“I think I file these cases so I can see my mother.” I was talking to Rachel this morning on the steps of the Queens County Supreme Court, where the judge had just adjourned the case of my application for guardianship of my grandmother — my mother’s mother — to January. I wasn’t surprised that my mother had shown up this morning, despite her failure to respond to the court investigator’s (or my own) inquiries. I had realized that probably the majority of times I’ve seen my mother in the last dozen years has been in a courtroom setting.
“I’m kidding,” I continued. “It’s the kind of line I’d use to conclude a treacly essay for the back page of a magazine.” And while I had no motive for filing this case other than ensuring the well-being of my grandmother, it’s also true that I haven’t seen much of my mother in recent years. Only a court case seems to compel her out of her home-bound stupor.
My mother is among that set of mentally ill people who are drawn to the legal system. The measured pace by which cases proceed, the right to speak and be heard, the clarity of rendered decisions — these all provide a certain solace in a baffling and incomprehensible world. That the judges’ decisions often go against her merely confirms her paranoid worldview. There’s a paradox here, for sure, between her mistrust of everyone around her and her abiding determination to continue fighting within the system.
For the current case I’ve sought to retrieve the final order from our first court battle, in which I won custody of my sister. The clerk at the family court was unable to pin it down to one. “There’s over twenty petitions here,” she said to me, with more than a little surprise. I had an unpleasant recollection of those hearings, the interminable harassing counter-suits that my mother filed, trailing off into a series of increasingly rambling claims dismissed by an increasingly irritated judge. Then she was verbally expressive but a courtroom neophyte. Now she pulls around a black rolling case everywhere and lets the documents she keeps inside speak for her: various papers detailing her divorce, the child support orders, her loss of custody, and now her mother’s decline — a legal timeline of her second, lifeless, life.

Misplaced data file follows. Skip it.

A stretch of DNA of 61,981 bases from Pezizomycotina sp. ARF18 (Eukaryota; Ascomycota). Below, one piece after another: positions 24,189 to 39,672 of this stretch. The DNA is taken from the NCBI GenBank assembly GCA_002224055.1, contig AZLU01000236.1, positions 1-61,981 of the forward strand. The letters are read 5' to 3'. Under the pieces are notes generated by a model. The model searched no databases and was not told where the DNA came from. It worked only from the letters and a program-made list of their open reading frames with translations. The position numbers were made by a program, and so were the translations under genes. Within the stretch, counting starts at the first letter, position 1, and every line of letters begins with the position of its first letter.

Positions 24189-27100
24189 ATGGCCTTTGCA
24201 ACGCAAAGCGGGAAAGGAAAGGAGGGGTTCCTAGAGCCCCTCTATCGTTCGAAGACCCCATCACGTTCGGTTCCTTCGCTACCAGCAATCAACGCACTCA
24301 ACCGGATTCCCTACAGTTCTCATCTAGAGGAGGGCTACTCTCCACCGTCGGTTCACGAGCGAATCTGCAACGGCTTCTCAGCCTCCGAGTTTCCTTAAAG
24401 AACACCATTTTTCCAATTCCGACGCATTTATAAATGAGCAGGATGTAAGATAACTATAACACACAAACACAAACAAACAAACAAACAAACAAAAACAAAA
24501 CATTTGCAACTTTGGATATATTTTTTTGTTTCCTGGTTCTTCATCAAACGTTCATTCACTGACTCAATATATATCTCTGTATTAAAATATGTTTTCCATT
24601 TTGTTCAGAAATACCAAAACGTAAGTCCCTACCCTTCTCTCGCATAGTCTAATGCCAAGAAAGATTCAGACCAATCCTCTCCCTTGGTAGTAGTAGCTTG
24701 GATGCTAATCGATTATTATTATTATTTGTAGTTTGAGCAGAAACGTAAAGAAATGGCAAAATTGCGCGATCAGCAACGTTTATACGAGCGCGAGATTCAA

The black rolling suitcase testifies to my mother’s paradoxical relationship with the legal system. You would think that a person who is convinced that evil agents eavesdrop on her every word and siphon money away from her every transaction would see the courthouse as the epitome of oppression. And yet that same institution quite literally gives her voice (I have not heard as many coherent sentences from my mother’s mouth as I had this morning in many years) and, in her eyes, gives her freedom. Many years ago when she was still flailing back at her imagined enemies, she gave me a copy of her divorce papers. I had the sense that through me she was serving those papers to Them, her oppressors. I may lose these cases, she seemed to be saying, but I am still a person in the eyes of the court.
And when I really think about it, perhaps my own faith in the legal system is just as irrational as hers. My law professors drilled into me the limited powers of courts. What’s more, I know that the skein of relationships among my family is too tangled for anyone, least of all a judge, to straighten out. Yet here I am again appealing to the courts to intervene in yet another losing situation. There’s something in common between my mother’s and my legal skirmishes. They speak to a desperate yet abiding hope.
This made Tobey think of this article, which considers storytelling as a crucial part of family court in particular…
“There is pretty much nothing a family court can give the Darren Macks and the Mazoltuv Borukhovas that would satisfy them. But that makes it all the more vital that they at least have the opportunity to tell their stories…”
That’s something my own civ pro professor emphasized heavily — the need to be heard. As the article and the comments suggest, though, listening is a difficult skill that’s hardly intuitive for most people.
Would better listening skills cut down on the number of fathers (and yes it’s mostly fathers) who end up raving mad/angry after losing custody of a child (see the entire fathers’ rights movement)?
Dear Gene Koo,
Your last question is worth while a whole article. We hade the same discussion recently in class with same findings 🙂
But I do think it has to do with cultural differences when you look to a country like mine. Just like the language of law is open for those influences.